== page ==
- Conducting local orientation and training of employees
- Enforcing safe work practices throughout all work centers and adherence to policies and procedures
- Reporting injuries, incidents, and near misses to ensure unsafe acts or conditions are corrected in a timely manner
- Preplanning jobs to include and integrate safety and health throughout the work process
- Ensuring Job Hazard Analysis (JHAs) are completed for every work process or specialized piece of equipment
The workforce is not expected to just blindly follow policies and procedures. They have responsibilities also. OSHA even acknowledged this when they wrote the General Duty Clause and 29 CFR 1910 which often refer to employees having an integral and active role in local safety program implementation in order to contribute to a safer workplace for everyone. Safety must start at the top, with support from management and strong leadership, but it is also a grassroots concept that can only be successful through direct worker participation. Worker responsibilities include, but are not limited to:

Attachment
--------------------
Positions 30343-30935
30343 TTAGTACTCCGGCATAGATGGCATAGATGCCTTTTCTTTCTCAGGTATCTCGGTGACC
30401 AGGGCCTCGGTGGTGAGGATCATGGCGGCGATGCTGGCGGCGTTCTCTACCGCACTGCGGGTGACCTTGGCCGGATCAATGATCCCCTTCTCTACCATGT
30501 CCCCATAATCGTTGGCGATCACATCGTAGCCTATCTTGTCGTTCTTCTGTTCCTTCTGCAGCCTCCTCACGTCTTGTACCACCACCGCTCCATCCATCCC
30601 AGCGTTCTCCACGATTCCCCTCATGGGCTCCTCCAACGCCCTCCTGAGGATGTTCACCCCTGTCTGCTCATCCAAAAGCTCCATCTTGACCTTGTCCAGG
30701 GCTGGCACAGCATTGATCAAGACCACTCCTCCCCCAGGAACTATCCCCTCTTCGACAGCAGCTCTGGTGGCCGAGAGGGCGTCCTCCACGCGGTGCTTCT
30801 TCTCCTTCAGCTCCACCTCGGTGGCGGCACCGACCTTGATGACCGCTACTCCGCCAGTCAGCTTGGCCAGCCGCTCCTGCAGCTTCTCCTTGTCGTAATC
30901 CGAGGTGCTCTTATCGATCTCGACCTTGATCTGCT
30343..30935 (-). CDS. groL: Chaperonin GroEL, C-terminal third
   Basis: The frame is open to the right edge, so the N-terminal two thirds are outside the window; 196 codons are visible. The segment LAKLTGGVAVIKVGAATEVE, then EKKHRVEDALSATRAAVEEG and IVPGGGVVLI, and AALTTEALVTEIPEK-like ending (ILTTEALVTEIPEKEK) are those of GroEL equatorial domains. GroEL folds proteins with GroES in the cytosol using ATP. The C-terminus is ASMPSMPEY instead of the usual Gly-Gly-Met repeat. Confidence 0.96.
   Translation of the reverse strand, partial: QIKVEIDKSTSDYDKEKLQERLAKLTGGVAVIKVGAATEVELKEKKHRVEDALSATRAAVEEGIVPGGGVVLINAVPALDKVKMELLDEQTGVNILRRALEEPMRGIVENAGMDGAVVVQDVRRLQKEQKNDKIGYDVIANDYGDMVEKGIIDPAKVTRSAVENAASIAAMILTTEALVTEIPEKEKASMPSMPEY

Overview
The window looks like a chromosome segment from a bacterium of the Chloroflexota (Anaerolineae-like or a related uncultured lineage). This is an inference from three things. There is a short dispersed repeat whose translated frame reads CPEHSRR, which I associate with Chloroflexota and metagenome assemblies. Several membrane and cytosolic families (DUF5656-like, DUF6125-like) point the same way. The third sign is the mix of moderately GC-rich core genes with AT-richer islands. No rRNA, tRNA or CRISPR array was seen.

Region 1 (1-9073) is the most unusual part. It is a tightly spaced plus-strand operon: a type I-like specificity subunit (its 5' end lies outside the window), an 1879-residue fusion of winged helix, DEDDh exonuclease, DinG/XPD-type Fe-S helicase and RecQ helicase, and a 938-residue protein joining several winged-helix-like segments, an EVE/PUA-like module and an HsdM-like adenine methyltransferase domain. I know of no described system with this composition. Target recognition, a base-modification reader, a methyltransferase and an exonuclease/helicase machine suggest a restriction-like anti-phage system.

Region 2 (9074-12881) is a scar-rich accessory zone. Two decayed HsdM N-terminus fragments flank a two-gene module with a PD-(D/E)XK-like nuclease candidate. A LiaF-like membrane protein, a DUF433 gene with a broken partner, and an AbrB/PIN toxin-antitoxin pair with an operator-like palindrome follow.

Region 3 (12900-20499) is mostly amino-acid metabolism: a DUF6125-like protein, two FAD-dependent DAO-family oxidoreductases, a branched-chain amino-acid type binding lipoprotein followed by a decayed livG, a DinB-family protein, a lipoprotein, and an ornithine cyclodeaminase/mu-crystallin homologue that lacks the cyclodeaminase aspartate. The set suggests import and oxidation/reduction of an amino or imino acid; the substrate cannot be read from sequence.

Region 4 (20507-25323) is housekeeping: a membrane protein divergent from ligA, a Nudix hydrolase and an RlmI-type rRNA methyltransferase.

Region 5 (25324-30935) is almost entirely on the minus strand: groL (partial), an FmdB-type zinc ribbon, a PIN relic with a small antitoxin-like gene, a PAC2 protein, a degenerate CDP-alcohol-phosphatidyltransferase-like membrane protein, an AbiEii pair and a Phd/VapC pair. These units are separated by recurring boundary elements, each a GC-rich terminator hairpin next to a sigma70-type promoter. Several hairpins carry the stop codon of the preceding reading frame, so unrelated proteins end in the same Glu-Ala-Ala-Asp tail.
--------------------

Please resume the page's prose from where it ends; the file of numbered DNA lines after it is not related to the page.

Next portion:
- Reporting unsafe acts or conditions as well as correcting them if possible
- Working safely and in compliance with policies, procedures, and applicable regulations
- Using tools and equipment properly wearing PPE properly
- Not removing or otherwise interfering with any protective devices or guards
- Contributing to the creation of local safe work procedures such as JHAs
- Be involved in the local work center safety program in any capacity possible
- Assist new employees with becoming acclimated and oriented to the work center and group
The safety program isn’t just built on the responsibilities of managers, supervisors, and employees. The program is comprised of many moving parts that also include supporting elements such as the Safety Office, Environmental Department, Industrial Hygiene, and the Fire Department.
These entities are charged with providing several supportive components such as:
- Providing program oversight and organizational level document management
- Acting as the subject matter experts with regards to hazard abatement & continued process improvement
- Investigating mishaps and recommending appropriate corrective actions
- Conducting compliance inspections & programmatic audits
- Providing specific training and resources to assist with employee understanding
Having several lines of responsibility within the overall safety program and how all of it comes together is what truly gives the safety and health program its success. Hopefully, this article has illustrated that the statement, “Everyone is responsible for workplace safety and health” is correct while also providing the understanding that each level has a critical role to play with specific tasks to perform.
(Commentary by Gregg Masnick, Installation Safety Officer)